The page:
“No. Of course not. Not yet anyways,” he chuckles nervously. “We’ll be giving you the time to adjust to your new home first and then maybe you’ll want to start cooperating if it means your release,” Samson smiles. I want to punch him. This will never be home. “Anyways enough talking or I’ll be late for my meeting,” he declares, standing up. He walks around the desk and grabs my upper arm tightly between his fingers. “Come one, I’ll lead you to your room,” Strife adds, dragging me out of his office.
I grimace as he takes me down a series of corridors and doors. We arrive in front of a heavy iron one. He presses in a code and it opens without a sound. Samson tugs me through before pushing me through a windowed door with a sign written SUBJECT 013. I stagger inside the sterile room. It holds a simple white bed with a large window.
“The suit on your bed is your uniform. You have to wear it all times,” he instructs, arranging his jacket.
“What about a shower? And going to the bathroom? Where do I go for all that?” I protest.
“Ask the others in the common room. I’m sure they’ll be glad to help you.”
“The common room?!”
“Down the corridor. It’s hard to miss.” He turns to leave but stops in his track, rotating on his heel. “Oh and the doors of your room locks at 10 o’clock each night and they unlock at 8 o’clock every morning, just like the doors of every other subject. You have to be in your room between those times or there will be consequences got it? Other than that you are free to roam around where you’re allowed. And obviously, you aren’t allowed to harm another subject. Any other questions before I go?”
Apart from can you get me out of this hell?
“Do you have some books I could read?”
He ponders the thought.
“If it can make your stay more enjoyable, then yes I can get someone to bring you some tomorrow,” he acknowledges. “I really must be going though. See you soon Meridelle,” he waves before exiting.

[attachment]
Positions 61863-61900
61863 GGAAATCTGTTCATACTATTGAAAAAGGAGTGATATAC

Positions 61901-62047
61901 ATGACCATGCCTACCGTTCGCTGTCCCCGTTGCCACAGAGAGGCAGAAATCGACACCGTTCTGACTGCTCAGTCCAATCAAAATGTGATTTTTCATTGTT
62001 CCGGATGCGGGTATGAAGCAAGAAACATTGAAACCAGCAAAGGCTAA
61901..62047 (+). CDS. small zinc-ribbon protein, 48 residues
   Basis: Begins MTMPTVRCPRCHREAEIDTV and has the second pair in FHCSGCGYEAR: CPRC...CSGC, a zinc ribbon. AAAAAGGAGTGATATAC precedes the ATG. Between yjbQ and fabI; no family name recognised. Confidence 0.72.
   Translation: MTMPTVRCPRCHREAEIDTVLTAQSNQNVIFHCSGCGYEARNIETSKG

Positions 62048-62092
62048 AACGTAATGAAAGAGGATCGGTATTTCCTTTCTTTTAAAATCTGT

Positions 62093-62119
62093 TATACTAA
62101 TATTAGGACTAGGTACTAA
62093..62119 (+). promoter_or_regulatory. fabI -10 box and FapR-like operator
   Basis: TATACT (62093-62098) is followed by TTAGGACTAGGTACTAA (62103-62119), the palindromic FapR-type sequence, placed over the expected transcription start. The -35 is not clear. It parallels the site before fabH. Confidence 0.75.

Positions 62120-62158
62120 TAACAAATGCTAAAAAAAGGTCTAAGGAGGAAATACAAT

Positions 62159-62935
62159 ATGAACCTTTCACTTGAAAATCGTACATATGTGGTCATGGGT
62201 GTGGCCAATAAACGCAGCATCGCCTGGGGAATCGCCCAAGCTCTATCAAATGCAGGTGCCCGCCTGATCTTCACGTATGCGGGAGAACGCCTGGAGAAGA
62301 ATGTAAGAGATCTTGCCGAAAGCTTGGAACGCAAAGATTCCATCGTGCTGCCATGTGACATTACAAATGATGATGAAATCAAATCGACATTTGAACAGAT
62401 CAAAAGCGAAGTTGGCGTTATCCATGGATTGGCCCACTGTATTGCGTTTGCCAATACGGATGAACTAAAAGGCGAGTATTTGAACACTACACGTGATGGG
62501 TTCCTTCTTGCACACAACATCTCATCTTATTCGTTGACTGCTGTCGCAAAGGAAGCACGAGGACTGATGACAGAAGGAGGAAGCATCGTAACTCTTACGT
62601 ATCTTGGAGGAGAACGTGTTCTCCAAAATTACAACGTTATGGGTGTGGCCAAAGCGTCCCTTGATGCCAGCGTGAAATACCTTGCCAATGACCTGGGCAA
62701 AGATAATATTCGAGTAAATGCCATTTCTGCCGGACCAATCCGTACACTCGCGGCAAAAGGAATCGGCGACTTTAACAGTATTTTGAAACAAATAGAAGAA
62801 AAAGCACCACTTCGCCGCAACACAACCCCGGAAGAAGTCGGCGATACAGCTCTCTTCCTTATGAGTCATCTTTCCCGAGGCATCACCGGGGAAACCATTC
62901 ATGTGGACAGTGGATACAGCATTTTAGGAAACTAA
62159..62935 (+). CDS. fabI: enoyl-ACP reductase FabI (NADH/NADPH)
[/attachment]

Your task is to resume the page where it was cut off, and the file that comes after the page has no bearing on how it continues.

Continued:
I sit on the bed, staring blankly at the wall. This is an asylum. I wince as a voice speaks through the ceiling.
“Subject 013 is asked to be in uniform in the shortest of delays,” the robotic voice demands.
“No thank you,” I snap, glaring at the speaker. I start mulling over the recent events of my life, my shoulders sagging. Three people. I killed three people. I killed three people and I can’t even grieve properly. I’m a freak. The students at school were right.
“No they weren’t!” I shout angrily. But they were.
As I do so, the fabric of the bed under my fingers suddenly frosts. “Fuckin’ great,” I mutter, standing up and looking as my frosted bed.
“Starting immediate heating of the room,” the automatic voice warns, a series of vents appearing in the ceiling.
I flinch as a heat wave swarms into the room through vents. Seconds later it stops.
“Warming complete. Initial room temperature restored.”
The bed isn’t frosted anymore.
“What in the world?!”
“Yeah our rooms are temperature sensitive,” a heavily accented voice drawls.
I jump in surprise, flipping around quickly. A boy that looks to be around my age is leaning on the door frame, a small smile on his face with his palm open. A small fire dances in the middle of his hand.
I watch him in wonder.
“You know because I’m pyrokinetic and you are, from what I’ve heard, cryokinetic,” he adds, dropping his hand and extinguishing the fire. “I’m sorry if I startled you,” he trails on, advancing towards me. “I’m Liam Payne,” he continues, his brown eyes shining as he holds his hand out for me to shake.
I stare at it, then back to his face.
“I won’t burn you if that’s what you think,” he frowns. Cautiously, I place my hand into his and shake it. A powerful force suddenly pulls at me and thin filet of steam starts emanating from our joined members. I rapidly remove my hand, holding it to my chest in worry. “That was unusual,” Liam puckers his brow, looking at his own hand. He snaps his fingers and a flame materializes over his digits. “But no harm done,” he shrugs. “So, want me to show you around this hellhole?”
“I want to be alone,” I reply, voice shaking. I feel my control starting to shatter, just like it did yesterday. I feel the guilt and sadness swallowing me whole again. “Please. I need time to myself,” I beg.
He gazes at me briefly.
“Fine. I’m in the common room if you change your mind,” he declares, shooting me one last glance before leaving my room.
As soon as the door shuts, I lose it. I start crying, digging up everything I had kept buried under Samson’s view. I weep my sister’s death, the killing of my loving grandmother and my imprisonment in this institution. It has been my way of coping during the last year or so. I just keep my feelings deeply buried until something breaks inside me and I grieve all over again for everything I can think of for a brief moment of time, before I calm myself and conceal it once more, only to repeat the process again and again. I can only hope that all this pain that is building up, that is suffocating me, will only end up being numb in the end.